Peter persuasive blurb had a hint of – he might be onto something, I wades the river and said this better be good. Photos attached tell a thousand words and the approaches to the bridge and the Barn Bluff pack track still remain visual 100 plus years on.
The long eastern approach is a wide mound that leaves the bottom of a steep hill and curves across the flat wet floodplain to the river. It is dotted with stumps, probably from felling the timbers for the bridge. The eastern bank has been washed away and none of the bridge work remains there. The two bridge supports in the middle of the river are also gone. The western side is different.
The first sight is a lot of moss and twigs covering the ground but below that are the few remains of this substantial bridge. There is a large squared log that had been the footing for the western end of the bridge. A short section of the deck lay collapsed in front of it, covered by a mat of moss.
Closer up there are the bolts, long spikes and plenty of shorter iron spikes used to nail the deck down.
A levelled path runs west from the bridge and then melts into the ground. There are also plenty of old stumps on this side of the bridge too. Stumps often outlast the structure that they were used to construct.
This is the remains of the old bridge on an old track that was built for a mine that lasted only a few years and, despite all the promises, yielded nothing. It is melting back into the country that it was cut into, just a smaller reminder of the human history of the beautiful country.
Peter Brown and Ian Hayes
Copyright MountainStories.net.au 2018
 Daily Telegraph, 11 March 1901,
Examiner, 8 March 1902
 Advocate, 10 August 1949
 Queen Victoria Museum and Art Gallery, Launceston
 Mercury, 19 January 1904.
 Tasmanian Archives, PWD 24/1/3, Correspondence and associated Papers relating to Construction and Development of Tracks, including Tourist Tracks, Generally and in Municipalities – Deloraine, 9/131-33, Track: Lorinna to Lake Ayr and Mt Pelion Mine , 29 January 1917.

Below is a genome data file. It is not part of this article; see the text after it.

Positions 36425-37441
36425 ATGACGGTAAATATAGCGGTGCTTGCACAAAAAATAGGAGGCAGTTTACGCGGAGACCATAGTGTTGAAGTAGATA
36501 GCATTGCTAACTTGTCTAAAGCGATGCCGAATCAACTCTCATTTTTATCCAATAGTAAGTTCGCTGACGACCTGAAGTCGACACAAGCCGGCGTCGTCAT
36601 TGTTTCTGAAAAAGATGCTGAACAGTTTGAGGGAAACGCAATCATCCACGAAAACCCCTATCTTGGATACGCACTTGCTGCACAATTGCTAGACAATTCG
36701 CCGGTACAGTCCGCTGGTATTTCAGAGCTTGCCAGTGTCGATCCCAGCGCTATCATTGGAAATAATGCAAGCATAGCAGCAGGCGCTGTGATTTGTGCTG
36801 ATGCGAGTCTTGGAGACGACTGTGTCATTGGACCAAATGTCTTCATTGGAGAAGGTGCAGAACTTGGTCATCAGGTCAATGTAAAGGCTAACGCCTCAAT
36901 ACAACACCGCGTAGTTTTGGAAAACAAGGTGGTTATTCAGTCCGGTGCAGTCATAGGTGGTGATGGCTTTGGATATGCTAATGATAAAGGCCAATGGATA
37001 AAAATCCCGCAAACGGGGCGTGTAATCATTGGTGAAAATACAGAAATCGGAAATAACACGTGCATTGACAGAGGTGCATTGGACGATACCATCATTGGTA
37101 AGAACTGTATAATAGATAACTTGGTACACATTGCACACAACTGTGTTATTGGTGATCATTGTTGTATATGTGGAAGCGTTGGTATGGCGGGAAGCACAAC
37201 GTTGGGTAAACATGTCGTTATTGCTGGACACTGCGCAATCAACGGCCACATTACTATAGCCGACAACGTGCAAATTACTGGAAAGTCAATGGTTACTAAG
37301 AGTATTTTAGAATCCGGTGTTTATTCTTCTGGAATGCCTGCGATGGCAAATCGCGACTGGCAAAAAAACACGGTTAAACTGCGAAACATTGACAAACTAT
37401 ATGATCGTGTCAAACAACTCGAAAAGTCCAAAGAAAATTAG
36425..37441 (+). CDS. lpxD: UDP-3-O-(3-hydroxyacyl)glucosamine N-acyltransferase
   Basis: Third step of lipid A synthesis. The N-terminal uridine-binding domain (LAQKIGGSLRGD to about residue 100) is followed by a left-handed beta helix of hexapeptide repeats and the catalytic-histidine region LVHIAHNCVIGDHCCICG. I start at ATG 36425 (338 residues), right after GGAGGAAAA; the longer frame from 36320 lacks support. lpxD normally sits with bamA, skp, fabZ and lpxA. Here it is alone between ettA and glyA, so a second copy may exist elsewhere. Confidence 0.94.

Boyer, P, The Upper Forth Valley, Post-Settlement Historical Outline, TasForests, September 1989, p 39 – 43
 Regional Geology Survey – Lorinna, July 1954, Mineral Resources Tasmania, UR1954_091_107
The Mystery of the Missing Publican
There is a story that has been passed down through generations. A mystery that has been discussed in camps and argued in many places. It is the mystery of the disappearance of the Rosebery publican, Thomas Connolly, in 1901. An experienced prospector, Connolly left his hotel to walk to a mine near Barn Bluff. He never returned. Most thought he died some were near Lake Windermere but rumours of murder and absconding, and many other unnamed options, abounded.
By chance Connolly’s body was found 9 months later on the February Plains near the Mole Creek Track. He was more than 25 kilometres beyond his destination. To get there he would have walked along a busy track and past two huts on the Pelion Plains full of workers from the nearby mines. Naturally there were more rumours about what had happened to Thomas Connolly.
Ian and I were both fascinated by the mystery of Thomas Connolly. We’d both read some stories and found articles in the newspapers of the day. Finally, we decided that we had to work out what had happened. It was a long journey where we followed Connolly’s footsteps and found a good explanation for both why he perished and why so far from his camp. Along the way Thomas Connolly’s life story came out. And what a life he led.
We’ll unfold the long story of Thomas Connolly in a series of blogs.
Peter Brown copyright MountainStories.net.au 2019